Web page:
Illustration: Polygraphus/Getty Images
All my life, I’ve used an alarm to wake up in the morning. When I was a kid, that alarm took the form of my parents, which was always effective since they don’t typically have a snooze button. In college I had an alarm clock, but knowing that my 7:30 a.m. session of Thermodynamics was expensive was also a good motivator … most of the time. But then my first job had a relatively relaxed “arrival window,” and I suddenly had an option I had rarely enjoyed before: Snoozing.
My brain took this new option very, very seriously. Slowly but surely, I internalized this new freedom. I started thinking it was okay to snooze, just once or twice. What’s an extra 18 minutes? Twenty-five minutes is a REM cycle, right? I should probably just sleep for a full hour and a half so I don’t wake up groggy. It started to get out of control, snoozing over and over. Eventually, I would reflexively turn off my cell-phone alarm completely — with no recollection of it ever going off — then fall back to sleep and wake up in a panic about 20 minutes before I had to leave the house.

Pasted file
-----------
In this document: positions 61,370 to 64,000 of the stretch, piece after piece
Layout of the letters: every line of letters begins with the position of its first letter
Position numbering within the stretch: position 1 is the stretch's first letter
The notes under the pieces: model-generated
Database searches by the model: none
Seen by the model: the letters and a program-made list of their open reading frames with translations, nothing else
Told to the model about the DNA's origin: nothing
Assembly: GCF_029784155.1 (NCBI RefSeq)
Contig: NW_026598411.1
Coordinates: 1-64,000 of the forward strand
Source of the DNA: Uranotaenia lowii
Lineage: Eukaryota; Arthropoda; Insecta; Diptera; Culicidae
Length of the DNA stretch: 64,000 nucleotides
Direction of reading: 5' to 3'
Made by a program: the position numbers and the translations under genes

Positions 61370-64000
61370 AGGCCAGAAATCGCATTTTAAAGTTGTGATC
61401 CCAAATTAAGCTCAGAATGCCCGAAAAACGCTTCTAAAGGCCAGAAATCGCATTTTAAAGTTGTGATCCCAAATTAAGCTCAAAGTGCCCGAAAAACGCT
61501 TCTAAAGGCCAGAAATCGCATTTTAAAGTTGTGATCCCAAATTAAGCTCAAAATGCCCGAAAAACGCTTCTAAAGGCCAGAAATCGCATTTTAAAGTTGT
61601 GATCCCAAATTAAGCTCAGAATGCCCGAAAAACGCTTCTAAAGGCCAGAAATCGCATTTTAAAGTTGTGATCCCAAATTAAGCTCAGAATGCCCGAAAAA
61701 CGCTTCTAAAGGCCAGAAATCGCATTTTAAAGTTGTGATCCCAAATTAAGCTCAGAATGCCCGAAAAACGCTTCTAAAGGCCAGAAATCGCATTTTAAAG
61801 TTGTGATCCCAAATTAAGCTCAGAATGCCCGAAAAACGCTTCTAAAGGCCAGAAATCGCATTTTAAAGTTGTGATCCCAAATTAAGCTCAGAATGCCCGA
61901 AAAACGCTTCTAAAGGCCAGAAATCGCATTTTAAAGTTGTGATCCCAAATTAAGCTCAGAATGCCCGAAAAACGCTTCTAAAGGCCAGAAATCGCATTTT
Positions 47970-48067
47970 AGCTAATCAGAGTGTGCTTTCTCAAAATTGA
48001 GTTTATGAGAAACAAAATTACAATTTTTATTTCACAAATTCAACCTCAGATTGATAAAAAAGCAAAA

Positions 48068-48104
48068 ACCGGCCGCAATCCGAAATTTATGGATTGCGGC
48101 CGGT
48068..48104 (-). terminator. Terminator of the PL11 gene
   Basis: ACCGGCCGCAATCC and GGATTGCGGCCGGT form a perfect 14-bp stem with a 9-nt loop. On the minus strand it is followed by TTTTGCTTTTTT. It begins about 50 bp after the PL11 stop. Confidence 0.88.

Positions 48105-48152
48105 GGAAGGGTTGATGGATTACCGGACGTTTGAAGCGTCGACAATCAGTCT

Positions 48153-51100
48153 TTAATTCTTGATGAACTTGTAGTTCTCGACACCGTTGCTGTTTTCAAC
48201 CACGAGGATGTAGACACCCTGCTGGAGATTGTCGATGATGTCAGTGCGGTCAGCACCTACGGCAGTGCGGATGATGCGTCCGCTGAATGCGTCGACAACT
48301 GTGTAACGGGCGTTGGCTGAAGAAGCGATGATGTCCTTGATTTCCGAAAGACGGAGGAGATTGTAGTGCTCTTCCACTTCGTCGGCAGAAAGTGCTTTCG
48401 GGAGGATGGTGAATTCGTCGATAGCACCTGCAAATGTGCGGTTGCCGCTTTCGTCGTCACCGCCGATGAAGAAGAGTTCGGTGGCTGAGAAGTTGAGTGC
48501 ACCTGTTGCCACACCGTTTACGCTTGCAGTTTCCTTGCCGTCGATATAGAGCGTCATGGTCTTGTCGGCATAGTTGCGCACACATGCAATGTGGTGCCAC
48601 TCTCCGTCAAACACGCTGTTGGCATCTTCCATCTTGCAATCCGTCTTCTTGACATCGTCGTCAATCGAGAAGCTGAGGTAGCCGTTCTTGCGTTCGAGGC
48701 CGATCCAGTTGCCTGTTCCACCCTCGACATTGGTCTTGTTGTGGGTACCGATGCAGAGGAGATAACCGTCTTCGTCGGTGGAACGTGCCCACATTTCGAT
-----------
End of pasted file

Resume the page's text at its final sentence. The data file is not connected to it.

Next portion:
I had to do something about it.
As an engineer, I took a somewhat scientific approach to solving this problem. I began researching alarm clocks that would simulate sunrise, recognizing that I was always more capable of dragging myself out of bed during the summer months when the sun got up earlier than I did. Waking up with an artificial method can be a gamble; the sleep phase you’re in can make a huge difference in how you feel waking up, regardless of how much sleep you’ve actually had. Some scientists warn that your alarm clock is actually a health hazard, an opinion I’m sure many would readily agree with. The secondary (and self-inflicted) issue was that I had trained my brain to ignore my alarm thanks to my profuse use of the snooze button. I hoped that introducing light would help my brain accept the time I needed to get up more readily.